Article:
Twitter: Leave my URLs Alone
Twitter has an annoying feature: it auto-shortens URLs. You might think this is useful given the 140 character Tweet limit, but in fact the opposite is often true. In many cases, the URL itself is self-descriptive. Let’s make up an example:
This is hilarious: http://imgs.xkcd.com/comics/freemanic_paracusia.png
That tweet takes 70 characters, and is self-descriptive. You can tell I’m linking to an XKCD comic, and you even know which one. Despite being well-within the 140 character limit, Twitter changes it to this:
This is hilarious: http://tinyurl.com/5gmpbn
They cut it from 70 to 44 characters…but why? It wasn’t anywhere near the 140 character limit. And what the hell does that Tweet describe? For all you know, I’m Rick-Rolling you. To give my Tweet context, I now have to describe it:
This XKCD comic is hilarious: http://tinyurl.com/5gmpbn
That’s 55 characters, but you still don’t know which comic I’m linking to. I could add more description:
This XKCD Freemanic Paracusia comic is hilarious: http://tinyurl.com/5gmpbn
Which brings us up to 75 characters, longer than the original Tweet with the full URL. (And I might still be Rick-Rolling you.)
Hacking a Workaround
Because Twitter does this automatically, without any explanation, I find myself spending more time on Tweets trying to find workarounds to avoid the URL tampering. I’ve tried posting URLs without “http://”, and that seemed to work for a week or so.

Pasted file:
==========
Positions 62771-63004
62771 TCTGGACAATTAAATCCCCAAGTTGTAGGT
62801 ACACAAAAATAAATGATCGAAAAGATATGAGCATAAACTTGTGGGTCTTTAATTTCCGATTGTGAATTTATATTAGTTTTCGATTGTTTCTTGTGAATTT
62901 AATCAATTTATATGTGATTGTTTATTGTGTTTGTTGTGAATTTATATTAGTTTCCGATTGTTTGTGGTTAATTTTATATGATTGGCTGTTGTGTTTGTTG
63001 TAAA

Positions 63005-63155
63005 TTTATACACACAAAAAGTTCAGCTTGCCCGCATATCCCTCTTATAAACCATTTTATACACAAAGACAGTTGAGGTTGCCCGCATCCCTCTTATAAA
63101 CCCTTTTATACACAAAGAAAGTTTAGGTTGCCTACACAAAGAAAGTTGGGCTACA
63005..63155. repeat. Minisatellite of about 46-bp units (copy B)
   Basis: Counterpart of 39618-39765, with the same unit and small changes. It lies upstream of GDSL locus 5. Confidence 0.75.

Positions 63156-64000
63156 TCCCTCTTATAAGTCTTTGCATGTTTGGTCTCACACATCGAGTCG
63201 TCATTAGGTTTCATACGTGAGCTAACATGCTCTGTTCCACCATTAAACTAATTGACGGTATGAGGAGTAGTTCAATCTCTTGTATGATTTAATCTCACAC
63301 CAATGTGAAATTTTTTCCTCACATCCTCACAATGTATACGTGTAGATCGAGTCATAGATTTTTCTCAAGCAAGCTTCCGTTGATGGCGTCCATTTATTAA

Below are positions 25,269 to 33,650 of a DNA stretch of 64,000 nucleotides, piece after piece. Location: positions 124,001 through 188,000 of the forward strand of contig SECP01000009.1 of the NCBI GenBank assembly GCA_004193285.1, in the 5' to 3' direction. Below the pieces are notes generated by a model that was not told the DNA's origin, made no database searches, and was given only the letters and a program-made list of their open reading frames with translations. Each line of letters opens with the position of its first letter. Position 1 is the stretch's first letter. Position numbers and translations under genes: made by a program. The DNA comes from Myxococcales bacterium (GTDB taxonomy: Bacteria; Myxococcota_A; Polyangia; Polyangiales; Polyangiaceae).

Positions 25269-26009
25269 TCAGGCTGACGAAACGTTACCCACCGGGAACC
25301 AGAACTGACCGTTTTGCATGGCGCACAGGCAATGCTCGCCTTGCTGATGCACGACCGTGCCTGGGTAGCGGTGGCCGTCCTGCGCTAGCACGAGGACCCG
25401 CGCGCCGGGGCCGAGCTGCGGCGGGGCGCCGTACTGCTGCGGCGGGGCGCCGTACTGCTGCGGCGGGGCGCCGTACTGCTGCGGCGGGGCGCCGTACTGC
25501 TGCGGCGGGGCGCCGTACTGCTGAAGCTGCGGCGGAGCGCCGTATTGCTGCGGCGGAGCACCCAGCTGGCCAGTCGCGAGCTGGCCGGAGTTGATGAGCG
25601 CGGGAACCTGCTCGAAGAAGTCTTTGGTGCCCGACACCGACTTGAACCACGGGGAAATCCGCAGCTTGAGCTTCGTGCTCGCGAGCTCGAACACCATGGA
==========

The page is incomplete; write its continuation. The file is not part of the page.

One surefire workaround: post an upside down URL. But that won’t render in many Twitter clients, Twhirl for one.
Twitter is mostly just harmless fun, often a waste of time, but I find it enjoyable. Who cares, right? But…my Tweets are MY WORDS. Given that URLs often describe their destination, I choose my words in combination with URLs to say something specific. Cramming a coherent thought down to 140 characters is a challenging and fun exercise, and it is very frustrating when a flawed algorithm changes what I type without asking.
In fact, I think this problem is more profound. Changing what people write without asking permission is in fact a misquotation:
Omission of important context: The context can be important for determining the overall argument the quoted person wanted to make…
I argue that URLs often provide context, and our words — even URLs — should not be changed without permission. I suggest Twitter add a preference option allowing users to enable or disable this feature. Sadly, the broken URL shortening occurs whether you Tweet from the web or a Twitter client.
- Here is a getsatisfaction.com problem describing the issue.